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Research Center for Virtual Environments & Behavior

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Dr. Crystal Hoyt

To study social interactions, it stands to reason that scientists would observe people interacting with other people. But an innovative project funded by a KDI grant, called "Virtual Environments and Behavior," created virtual physical and social environments. In these virtual environments, people interacted with illusions—computer-generated representations of people, called avatars. The projectís PI was Dr. Jack Loomis, and the co-PI was Dr. James Blascovich, both professors of psychology at the University of California, Santa Barbara (UCSB).

One graduate student who worked on the project was Crystal Hoyt. The initial focus of her graduate work was psychophysiological research (the study of the effects of physiological processes on mental life). Then Dr. Blascovich, who was her advisor, developed an interest in virtual reality technology that Dr. Loomis was using.

"Jim [Blascovich] is a social psychologist, as I am," says Dr. Hoyt. "Jack Loomis is a cognitive psychologist, and he was using the virtual reality technology that was much more popular with cognitive perceptual sciences. And Jim saw it and he got so excited. He said, ĎCrystal, come look at this. It would be great to use for some of our social psychology studies.í I looked at it and I thought, Wow, thatís great, and I got excited, too."

One of Crystal Hoytís roles in this KDI project was to do initial research on the feasibility and reliability of virtual technology as a research tool. In a pioneering study, she and other members of the team compared similar social interactions using virtual reality technology with face-to-face social interactions. "Our approach there was to replicate classic social influence effects," says Dr. Hoyt. "The question we asked ourselves was whether the classic social effects that you see face to face could be seen in the virtual environment."

The team found that the answer was yes—that people act relatively unrestrictedly and in real time within such virtual environments. This result has wide-reaching implications for basic and applied research in the behavioral, educational, and social sciences. This technology can help us understand social influence, social interaction, and other areas of research in social psychology. It allows researchers to test hypotheses while maintaining control over a variety of factors in the social situation, from the physical appearance of the virtual world to the behavior of virtual others in that world.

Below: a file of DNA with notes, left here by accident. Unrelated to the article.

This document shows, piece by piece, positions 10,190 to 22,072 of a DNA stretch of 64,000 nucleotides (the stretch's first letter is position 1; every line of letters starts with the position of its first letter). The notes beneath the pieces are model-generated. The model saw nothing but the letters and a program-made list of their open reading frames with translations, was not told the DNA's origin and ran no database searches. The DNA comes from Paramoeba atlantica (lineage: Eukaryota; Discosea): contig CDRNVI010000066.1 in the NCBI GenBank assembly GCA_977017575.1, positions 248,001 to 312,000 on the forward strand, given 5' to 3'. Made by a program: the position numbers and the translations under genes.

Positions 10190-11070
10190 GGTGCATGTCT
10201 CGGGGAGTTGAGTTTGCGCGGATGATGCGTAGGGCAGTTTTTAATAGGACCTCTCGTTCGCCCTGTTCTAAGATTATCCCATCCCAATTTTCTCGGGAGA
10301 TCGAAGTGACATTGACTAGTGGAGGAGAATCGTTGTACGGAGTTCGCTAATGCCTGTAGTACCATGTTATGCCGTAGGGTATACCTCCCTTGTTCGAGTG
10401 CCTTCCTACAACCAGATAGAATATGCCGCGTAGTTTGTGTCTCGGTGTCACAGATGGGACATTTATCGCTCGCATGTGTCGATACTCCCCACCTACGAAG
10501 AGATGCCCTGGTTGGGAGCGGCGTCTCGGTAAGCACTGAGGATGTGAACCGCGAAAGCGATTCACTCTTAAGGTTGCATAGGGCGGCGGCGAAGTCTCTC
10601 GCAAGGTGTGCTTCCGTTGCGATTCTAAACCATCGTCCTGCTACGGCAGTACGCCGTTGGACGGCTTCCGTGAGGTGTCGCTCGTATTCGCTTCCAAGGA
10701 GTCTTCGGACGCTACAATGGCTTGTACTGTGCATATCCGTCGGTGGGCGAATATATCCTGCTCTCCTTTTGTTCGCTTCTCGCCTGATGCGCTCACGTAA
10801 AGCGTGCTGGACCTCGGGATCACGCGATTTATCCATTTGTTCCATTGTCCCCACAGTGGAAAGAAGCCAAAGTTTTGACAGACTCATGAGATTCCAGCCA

After Crystal Hoyt got her Ph.D., she went to the University of Richmond, where she is an assistant professor of leadership studies. Her curricular interests include social behavior, leadership and group dynamics, and research methodology in the social sciences.

In her research, she examines how stereotypes and discrimination affect female and minority leaders. When female and minority leaders receive negative leadership performance feedback, they may not be able to judge whether the criticism was based on their leadership ability or on their gender or minority status. Dr. Hoyt explores ways that nontraditional leaders can be shielded from the damaging effects of negative stereotypes and discrimination—by focusing on leadership efficacy, identification with the leadership role, self-esteem, and group performance. Through her research, Dr. Hoyt aims to develop a model of leadership effectiveness with an emphasis on understanding female and minority leadership.

Dr. Hoyt says, "Working on the KDI project definitely helped my career. I got a lot of great experience and a lot of really good research from my time in the lab. I went on to do a number of studies using the virtual reality technology. It also influenced the way I think about approaching problems."

She explains, "Iím just starting a virtual reality system here at the University of Richmond. Iím using virtual reality in my research, bringing that technology with me from UCSB. So it had a very big impact on me, on the way I do research, my support of the technology and what it can do."

She adds, "I take a unique look at the field of social psychology by studying leadership. In addition, Iím a social psychologist very much informed by my mentorship and my research at UCSB, in particular the use of virtual reality technology. And the only reason Iím so involved in that technology is because of my experience at UCSB and my research on the KDI project."

To learn more about virtual environments and behavior, visit the Web site of the Research Center for Virtual Environments & Behavior at UCSB: http://www.psych.ucsb.edu/research/recveb

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